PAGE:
Tuesday
Nov132012

A Couple of Economists?

In our last post we noted how Lord Lawson of Blaby used our arguments in Why Nations Fail to bolster his claim that Britain should not be committing itself to spend 0.7% of GDP on development aid. In his speech he noted:

A useful analysis, which I commend to the House, is to be found in a penetrating new study, Why Nations Fail, by a couple of economists, Acemoglu and Robinson…

A couple of economists? Actually, James Robinson likes to refer to himself as a “recovering economist”…

Why? Because to paraphrase Bill Clinton’s famous adage: “It’s the politics, stupid” — at least when it comes to understanding economic development.

But politics is notable in its absence in the report of the Select Committee. Let’s look at their 28 main policy recommendations, for example. Of these only one mentions politics, noting “Large and prolonged aid programs can have a corrosive effect on local political systems”. Yet as we argue in Why Nations Fail, the political consequences of aid on poor countries are likely second order. Of course one can find plausible examples, such as Zaire during the rule of President Mobutu, where international aid may have made a dire situation worse. But in Why Nations Fail, we argue that the political problems of Africa, for example, run much deeper and are much more firmly rooted in the institutional development of the continent. They were not recently created by aid, which was rather a response to the economic decline suffered by most countries after independence.

While politics, the heart of our argument, is conspicuously missing from the 28 policy recommendations, “corruption” appears frequently, even obsessively. For instance, recommendation #7 begins “The risks of corruption are greater in weak, unstable or failed states.” #10 notes “For the Government’s planned increase in aid to fragile states to have any chance of being effective we recommend careful selection of programmes and continuous evaluation of their effect, and a robust anti-corruption strategy.” #22 recommends “We recommend that DFID should continue to exercise vigilance in ensuring aid does not prop up oppressive regimes, even if they are not conspicuously corrupt in a financial sense.” #26 argues “The planned combination of much higher programme spending, especially in fragile states, with administrative staff cuts seems to risk weaker monitoring of programmes and less rigorous vigilance against corruption,” and #27 starts “There is corruption in many developing countries.”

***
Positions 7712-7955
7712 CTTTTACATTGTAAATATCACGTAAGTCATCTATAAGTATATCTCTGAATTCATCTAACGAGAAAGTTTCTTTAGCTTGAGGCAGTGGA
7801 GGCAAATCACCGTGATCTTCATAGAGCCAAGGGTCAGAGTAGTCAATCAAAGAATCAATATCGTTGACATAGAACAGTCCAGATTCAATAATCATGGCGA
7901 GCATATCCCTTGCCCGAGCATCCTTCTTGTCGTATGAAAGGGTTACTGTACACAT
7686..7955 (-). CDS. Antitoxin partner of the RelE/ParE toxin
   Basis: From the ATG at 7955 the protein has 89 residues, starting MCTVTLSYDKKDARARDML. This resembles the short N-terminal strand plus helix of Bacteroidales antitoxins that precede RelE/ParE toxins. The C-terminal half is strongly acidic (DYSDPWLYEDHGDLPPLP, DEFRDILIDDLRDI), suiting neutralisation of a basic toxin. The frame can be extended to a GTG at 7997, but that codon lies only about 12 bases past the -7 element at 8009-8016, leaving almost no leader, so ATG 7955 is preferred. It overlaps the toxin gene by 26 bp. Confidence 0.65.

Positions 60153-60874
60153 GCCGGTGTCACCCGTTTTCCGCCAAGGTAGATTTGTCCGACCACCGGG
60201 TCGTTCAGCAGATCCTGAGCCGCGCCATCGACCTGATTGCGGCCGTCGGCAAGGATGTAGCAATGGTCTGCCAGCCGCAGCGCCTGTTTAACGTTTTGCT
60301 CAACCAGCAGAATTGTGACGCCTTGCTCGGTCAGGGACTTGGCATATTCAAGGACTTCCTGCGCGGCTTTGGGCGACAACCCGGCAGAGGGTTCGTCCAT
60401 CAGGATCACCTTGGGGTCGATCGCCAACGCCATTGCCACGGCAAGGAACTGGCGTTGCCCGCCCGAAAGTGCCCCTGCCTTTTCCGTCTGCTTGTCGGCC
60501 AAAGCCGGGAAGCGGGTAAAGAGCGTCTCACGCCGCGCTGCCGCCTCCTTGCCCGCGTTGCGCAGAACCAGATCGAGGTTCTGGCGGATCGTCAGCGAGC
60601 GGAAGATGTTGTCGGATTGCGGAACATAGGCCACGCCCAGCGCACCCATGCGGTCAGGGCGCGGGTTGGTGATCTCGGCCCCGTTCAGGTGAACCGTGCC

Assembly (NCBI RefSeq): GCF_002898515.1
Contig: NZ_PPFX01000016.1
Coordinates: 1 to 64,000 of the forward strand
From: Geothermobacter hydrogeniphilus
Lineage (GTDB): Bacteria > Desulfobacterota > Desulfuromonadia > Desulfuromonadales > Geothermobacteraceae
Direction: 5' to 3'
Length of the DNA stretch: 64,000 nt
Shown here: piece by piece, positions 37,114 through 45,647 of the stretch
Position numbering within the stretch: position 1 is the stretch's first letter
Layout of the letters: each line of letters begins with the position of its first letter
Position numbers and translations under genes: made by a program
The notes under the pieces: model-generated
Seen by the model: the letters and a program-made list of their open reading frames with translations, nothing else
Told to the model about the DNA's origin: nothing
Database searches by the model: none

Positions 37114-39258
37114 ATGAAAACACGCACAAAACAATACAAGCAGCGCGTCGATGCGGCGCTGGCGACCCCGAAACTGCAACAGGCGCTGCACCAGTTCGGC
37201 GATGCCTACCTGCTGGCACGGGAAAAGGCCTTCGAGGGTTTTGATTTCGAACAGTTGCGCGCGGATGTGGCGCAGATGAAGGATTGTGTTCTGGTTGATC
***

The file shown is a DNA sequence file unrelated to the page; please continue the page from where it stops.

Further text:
Though Lord Lawson advocates our analysis of the problems of poor countries, the core of our argument is not reflected in these policy prescriptions. Instead of a clear discussion of politics and the political incentives and malfunctions that keep poor countries poor, there is instead a massive emphasis on corruption. Why?

Here is a conjecture: corruption is a way for many economists and policymakers to talk about bad political outcomes without talking about politics. As long as the discussion is not about politics, there can always be a simple, non-political solution, often designed and operated by some impartial clever politicians, advisers or economists. If there is corruption, then maybe bureaucrats should be paid a higher wage (to create better incentives), or more clever remuneration and promotion schemes should be designed (and yes you guessed it by some well-meaning impartial policymakers and economists), or maybe better information can detect them being corrupt.

Corruption is thus viewed as a malfunction, just like a market failure, which can be solved by a clever intervention, without fundamentally changing the political economy — or the politics — of a society.

Corruption is an attractive talking point for both politicians and many economists because it is fundamentally viewed as apolitical. But poverty, alas, is not.

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